In this inaugural lecture, Professor Lundrigan will draw on 20 years of applied research to illustrate, with reference to criminal investigations she has advised on, the application of Investigative Psychology to the investigation of crime. She will focus in particular on the value that maps, both conceptual and real, have bought to her research and the power of space, location and environment in providing meaning to even the most extreme of criminal behaviour. She will conclude by describing her most recent programme of collaborative research, working closely with police and other stakeholders to address critical gaps in knowledge about online child sexual abuse and effectives responses to it.
Lecture at 18.00, followed by a drinks reception at 19.00.
Professor of Investigative Psychology
Professor Lundrigan is one of a pioneering group of researchers who were instrumental in the establishment of Investigative Psychology as a prominent international research field.
With a particular interest in the spatial analysis of violent and sexual criminal behaviour, Sam undertook an Economic and Social Research Council funded PhD on serial murderers' disposal site location choices at the University of Liverpool.
From there she took up a position as Lecturer in the School of Criminology at Victoria University of Wellington in New Zealand where she introduced Investigative Psychology for the first time to the undergraduate and post-graduate curriculum. During her time in NZ, she worked closely with NZ Police, both with their National Offender Profiling Unit conducting offender and geographic profiles on several high-profile cases and, with the National Training College to implement an evidence-based approach to the way officers were trained.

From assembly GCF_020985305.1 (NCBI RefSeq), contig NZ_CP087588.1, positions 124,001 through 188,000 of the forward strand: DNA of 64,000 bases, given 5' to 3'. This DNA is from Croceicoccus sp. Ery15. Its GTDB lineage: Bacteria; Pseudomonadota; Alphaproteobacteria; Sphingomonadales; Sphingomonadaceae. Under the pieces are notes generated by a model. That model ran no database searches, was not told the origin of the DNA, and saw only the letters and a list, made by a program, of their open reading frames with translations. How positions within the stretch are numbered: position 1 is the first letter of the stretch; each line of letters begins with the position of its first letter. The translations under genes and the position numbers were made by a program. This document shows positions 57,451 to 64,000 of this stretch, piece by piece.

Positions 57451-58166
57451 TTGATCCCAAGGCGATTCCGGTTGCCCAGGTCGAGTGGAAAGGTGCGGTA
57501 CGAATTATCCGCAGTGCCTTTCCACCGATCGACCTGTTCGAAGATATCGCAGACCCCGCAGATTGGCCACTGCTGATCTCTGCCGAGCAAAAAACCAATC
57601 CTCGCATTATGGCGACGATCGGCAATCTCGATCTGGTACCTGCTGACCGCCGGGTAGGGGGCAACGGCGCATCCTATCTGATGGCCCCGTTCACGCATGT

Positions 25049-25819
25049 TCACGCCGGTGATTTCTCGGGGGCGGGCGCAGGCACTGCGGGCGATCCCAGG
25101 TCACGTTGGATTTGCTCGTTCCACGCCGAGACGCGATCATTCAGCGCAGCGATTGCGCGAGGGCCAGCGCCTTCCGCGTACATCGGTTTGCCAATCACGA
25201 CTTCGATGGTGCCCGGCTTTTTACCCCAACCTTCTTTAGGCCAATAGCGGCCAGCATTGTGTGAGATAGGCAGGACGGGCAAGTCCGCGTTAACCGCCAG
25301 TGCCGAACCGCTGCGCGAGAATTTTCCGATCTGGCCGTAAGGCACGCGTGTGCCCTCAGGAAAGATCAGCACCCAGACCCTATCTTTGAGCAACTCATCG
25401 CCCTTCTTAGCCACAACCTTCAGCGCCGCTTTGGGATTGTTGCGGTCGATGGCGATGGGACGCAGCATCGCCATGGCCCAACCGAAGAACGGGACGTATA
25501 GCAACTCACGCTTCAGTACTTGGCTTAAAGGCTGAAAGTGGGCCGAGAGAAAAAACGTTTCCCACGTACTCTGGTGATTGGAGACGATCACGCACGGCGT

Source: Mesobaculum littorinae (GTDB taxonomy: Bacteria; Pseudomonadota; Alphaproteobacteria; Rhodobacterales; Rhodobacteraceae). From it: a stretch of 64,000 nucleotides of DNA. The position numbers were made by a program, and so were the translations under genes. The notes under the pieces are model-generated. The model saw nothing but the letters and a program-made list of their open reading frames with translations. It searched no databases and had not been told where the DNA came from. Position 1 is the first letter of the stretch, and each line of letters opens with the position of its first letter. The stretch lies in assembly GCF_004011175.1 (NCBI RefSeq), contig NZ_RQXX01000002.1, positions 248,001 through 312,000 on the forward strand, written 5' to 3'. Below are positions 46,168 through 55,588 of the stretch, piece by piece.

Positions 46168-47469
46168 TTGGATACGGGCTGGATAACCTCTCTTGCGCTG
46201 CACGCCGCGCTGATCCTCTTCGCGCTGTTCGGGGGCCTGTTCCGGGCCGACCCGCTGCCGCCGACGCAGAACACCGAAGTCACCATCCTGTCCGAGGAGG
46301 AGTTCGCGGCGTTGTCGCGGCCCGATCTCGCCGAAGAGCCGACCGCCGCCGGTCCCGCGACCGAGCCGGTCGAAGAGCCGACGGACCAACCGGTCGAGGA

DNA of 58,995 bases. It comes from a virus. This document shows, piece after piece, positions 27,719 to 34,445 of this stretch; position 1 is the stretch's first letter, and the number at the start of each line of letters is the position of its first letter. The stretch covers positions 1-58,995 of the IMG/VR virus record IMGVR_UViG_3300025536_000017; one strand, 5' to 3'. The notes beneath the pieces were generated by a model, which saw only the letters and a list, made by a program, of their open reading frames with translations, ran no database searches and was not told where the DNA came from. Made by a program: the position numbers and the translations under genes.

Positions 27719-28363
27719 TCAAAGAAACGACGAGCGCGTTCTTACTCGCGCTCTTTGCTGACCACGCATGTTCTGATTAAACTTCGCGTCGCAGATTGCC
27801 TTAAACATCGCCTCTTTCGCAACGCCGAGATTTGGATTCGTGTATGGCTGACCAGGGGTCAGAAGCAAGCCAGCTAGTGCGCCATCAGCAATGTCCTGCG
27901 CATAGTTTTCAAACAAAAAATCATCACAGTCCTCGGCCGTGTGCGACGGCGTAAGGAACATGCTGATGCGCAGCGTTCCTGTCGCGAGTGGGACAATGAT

On her return to the UK, and after a career break, Sam took up a research position at the Institute of Criminology at the University of Cambridge and from there moved across town to ARU where she has been ever since, spending seven years in Criminology and then, in 2016, appointed as the first Director of the Policing Institute for the Eastern Region (PIER).
Under her leadership, PIER has become a leading light in the field of public protection, delivering research of outstanding quality and impact as well as developing strong and productive relationships with a range of stakeholders across the public sector, government, industry and the third sector.
At the heart of her approach to research is the application of knowledge to the real world and she provides policy advice to criminal justice agencies including the Ministry of Justice, Home Office, and National Crime Agency. She sits on the National Police Chiefs Council Prevent Board and the Home Office Perpetrator Prevention Panel and is currently directing a four-year programme of research into online child sexual abuse.